Facebook is playing a dangerous game with sociological theory.
This was evidently what Mark Zuckerberg meant when he declared back in January that “the age of privacy is over.” Facebook anticipates that the default Internet interaction of the future will be social and traceable to identities, and is positioning itself at the head of this movement.
I’ll leave the hyperbolic claims that their activity amounts to “a deal with the devil” or “winning the Internet” to other (usually less hysterical) commentators. My take is that Facebook is trying to turn the Internet into a front stage, and it’s a pretty risky move to bet the pocketbook on being able to control or anticipate the consequences of such a major change.
While the Internet has always been a front stage in theory, most users haven’t treated it that way. To the extent that Internet behavior is anonymous (e.g., YouTube comments), it’s been a way to act publicly from offstage. Even when Internet behavior has been traceable to identity, it’s been a back stage in the sense that the major social audience (parents, employers, etc.) was unlikely to ever find out about it, especially if one was aware of the risk and taken steps to prevent the wrong public from finding out.
Social network sites, until now, have been one of those back stages—if not the back stage to the age demographics that made them famous: teens and young adults. To these groups, the definition of the situation is that they should be spaces with relaxed social norms and little pressure to conform to the behavioral demands of the more powerful (i.e., older adults). These users didn’t join Facebook to watch their language or repress the more controversial aspects of their lives.
As older adults have increasingly accounted for more and more of Facebook’s exponential growth, Facebook has increasingly become a front stage for its base of younger users. The new integrations, combined with the success of Facebook Connect, will likely start a stampede as nearly every website seeks to hitch a ride on Facebook’s influence for fear of missing out. For Facebook users, the spotlight of the front stage will increasingly shine on previously back stage and offstage spaces.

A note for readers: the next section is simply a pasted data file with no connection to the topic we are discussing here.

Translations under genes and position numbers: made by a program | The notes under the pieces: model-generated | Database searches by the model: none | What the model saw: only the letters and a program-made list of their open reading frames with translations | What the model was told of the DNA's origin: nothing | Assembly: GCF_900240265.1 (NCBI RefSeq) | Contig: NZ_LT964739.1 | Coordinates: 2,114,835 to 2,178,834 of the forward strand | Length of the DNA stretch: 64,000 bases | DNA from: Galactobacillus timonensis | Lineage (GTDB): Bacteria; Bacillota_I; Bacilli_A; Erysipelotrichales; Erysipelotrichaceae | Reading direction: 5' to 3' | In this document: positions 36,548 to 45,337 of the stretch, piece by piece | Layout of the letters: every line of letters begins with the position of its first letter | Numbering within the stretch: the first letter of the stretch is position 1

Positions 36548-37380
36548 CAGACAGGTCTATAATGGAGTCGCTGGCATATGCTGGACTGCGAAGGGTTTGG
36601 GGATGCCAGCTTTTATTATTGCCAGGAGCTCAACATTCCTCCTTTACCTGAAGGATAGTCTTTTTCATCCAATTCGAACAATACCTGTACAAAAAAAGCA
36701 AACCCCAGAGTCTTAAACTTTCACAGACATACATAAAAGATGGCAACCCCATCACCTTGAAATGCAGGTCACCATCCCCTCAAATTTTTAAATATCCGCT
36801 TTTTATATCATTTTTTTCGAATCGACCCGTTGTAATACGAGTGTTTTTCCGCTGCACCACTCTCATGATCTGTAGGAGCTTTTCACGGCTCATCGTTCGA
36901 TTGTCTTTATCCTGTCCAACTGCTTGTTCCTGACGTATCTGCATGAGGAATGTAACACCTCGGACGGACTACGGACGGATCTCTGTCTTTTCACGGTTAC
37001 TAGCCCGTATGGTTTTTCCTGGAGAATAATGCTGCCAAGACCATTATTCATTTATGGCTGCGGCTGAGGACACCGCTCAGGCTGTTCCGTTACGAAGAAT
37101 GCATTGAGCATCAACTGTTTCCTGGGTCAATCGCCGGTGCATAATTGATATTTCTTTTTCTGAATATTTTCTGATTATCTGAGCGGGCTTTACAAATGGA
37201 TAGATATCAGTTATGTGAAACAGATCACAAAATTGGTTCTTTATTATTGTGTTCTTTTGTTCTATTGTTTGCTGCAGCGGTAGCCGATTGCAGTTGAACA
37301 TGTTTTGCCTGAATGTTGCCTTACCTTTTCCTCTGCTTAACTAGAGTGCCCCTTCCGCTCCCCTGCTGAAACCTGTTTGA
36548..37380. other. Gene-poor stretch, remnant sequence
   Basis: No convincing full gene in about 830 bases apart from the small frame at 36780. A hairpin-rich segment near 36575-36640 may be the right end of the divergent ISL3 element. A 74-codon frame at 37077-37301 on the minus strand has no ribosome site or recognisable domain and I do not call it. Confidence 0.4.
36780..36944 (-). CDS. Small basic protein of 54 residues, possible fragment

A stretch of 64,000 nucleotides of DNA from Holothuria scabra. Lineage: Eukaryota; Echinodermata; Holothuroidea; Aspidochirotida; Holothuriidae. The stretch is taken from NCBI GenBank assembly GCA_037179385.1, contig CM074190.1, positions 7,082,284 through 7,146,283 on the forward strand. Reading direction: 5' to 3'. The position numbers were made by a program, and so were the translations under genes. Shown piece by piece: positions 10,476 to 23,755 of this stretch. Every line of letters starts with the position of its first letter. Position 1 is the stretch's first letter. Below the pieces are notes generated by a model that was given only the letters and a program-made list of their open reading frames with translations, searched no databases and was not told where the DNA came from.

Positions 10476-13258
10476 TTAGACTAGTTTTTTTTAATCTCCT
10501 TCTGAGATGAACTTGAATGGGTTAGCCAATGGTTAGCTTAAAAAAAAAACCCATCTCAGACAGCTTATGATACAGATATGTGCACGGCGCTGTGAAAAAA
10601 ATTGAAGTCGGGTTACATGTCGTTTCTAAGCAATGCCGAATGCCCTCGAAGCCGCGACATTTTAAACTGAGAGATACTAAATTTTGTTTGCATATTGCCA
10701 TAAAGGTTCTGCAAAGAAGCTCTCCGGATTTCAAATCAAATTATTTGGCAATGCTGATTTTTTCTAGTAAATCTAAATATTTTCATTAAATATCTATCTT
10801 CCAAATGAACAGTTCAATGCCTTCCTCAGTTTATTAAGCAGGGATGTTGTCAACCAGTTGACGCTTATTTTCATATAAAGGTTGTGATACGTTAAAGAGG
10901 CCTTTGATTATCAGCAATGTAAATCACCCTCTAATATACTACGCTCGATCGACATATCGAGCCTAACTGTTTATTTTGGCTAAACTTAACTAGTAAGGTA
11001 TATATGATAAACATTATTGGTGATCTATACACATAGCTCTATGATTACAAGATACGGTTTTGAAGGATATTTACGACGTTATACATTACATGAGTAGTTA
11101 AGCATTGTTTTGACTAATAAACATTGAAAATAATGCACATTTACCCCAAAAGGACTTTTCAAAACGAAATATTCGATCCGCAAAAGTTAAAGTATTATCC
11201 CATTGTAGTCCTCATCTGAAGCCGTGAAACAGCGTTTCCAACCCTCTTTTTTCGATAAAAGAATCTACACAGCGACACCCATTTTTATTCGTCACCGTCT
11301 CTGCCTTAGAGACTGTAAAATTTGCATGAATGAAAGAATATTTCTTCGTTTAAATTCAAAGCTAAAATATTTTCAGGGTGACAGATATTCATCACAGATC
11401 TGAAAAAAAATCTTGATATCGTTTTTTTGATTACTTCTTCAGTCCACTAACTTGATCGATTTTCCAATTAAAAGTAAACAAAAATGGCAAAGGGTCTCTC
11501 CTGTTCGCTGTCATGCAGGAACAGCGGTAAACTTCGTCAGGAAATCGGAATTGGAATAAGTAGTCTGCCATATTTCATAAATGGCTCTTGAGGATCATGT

The dilemma for Facebook is that it has to choose whether it wants to be “the” front stage destination of the Internet, or “the” back stage destination. It can’t be both. If you’re performing for your boss, you can’t be performing for your friends.
Both are necessary. We need to perform publicly to succeed socially and financially, but we also need to form bonds by commiserating back stage with our inner circle. Facebook was initially a back stage and could’ve continued to be “the” back stage. But since it’s abandoned its previous privacy stance in the race to attract more users and believes it can’t go back now, the only way is forward, and encouraging the front stage is going to keep it rich for the next few years. But if it doesn’t compensate for the loss of the back stage space that fueled its rise, it’s going to be in trouble.
I don’t mean to suggest that Facebook will become irrelevant anytime soon. Far from it. But I think it will start to resemble a more successful LinkedIn—a place to perform on the front stage in front of parents, teachers, bosses, and acquaintances and make bland status updates about the weather. There’s no doubt that this front stage positioning will be lucrative for Facebook financially, at least in the short term.
But users will miss the privacy of the back stage, and unless Facebook overhauls its byzantine privacy options and/or builds in an easier way to safely post pictures of keg stands, it will leave itself vulnerable in the rear. A social network site will adopt Facebook’s old policy of making profiles visible only to friends or come up with an easier, quicker, safer way to disseminate information to back stage partners, and start capturing market share as Facebook interactions become increasingly artificial.
It will be interesting to see who exploits the vacuum left by the loss of a safe online back stage. Facebook could avert the above scenario by making changes in its platform to enable back stage interactions. MySpace could try to stop its free fall by making its profiles private by default and turning the MySpace-versus-Facebook narrative into a public-versus-private debate (though I doubt they’d risk alienating their remaining faithful users by going private). A middling startup with an embryonic base may find an appealing siren’s song to distinguish it from other middling startups to disgruntled Facebook users. But the winner will be the one who creates the best, safest way to post embarrassing pictures of your friends.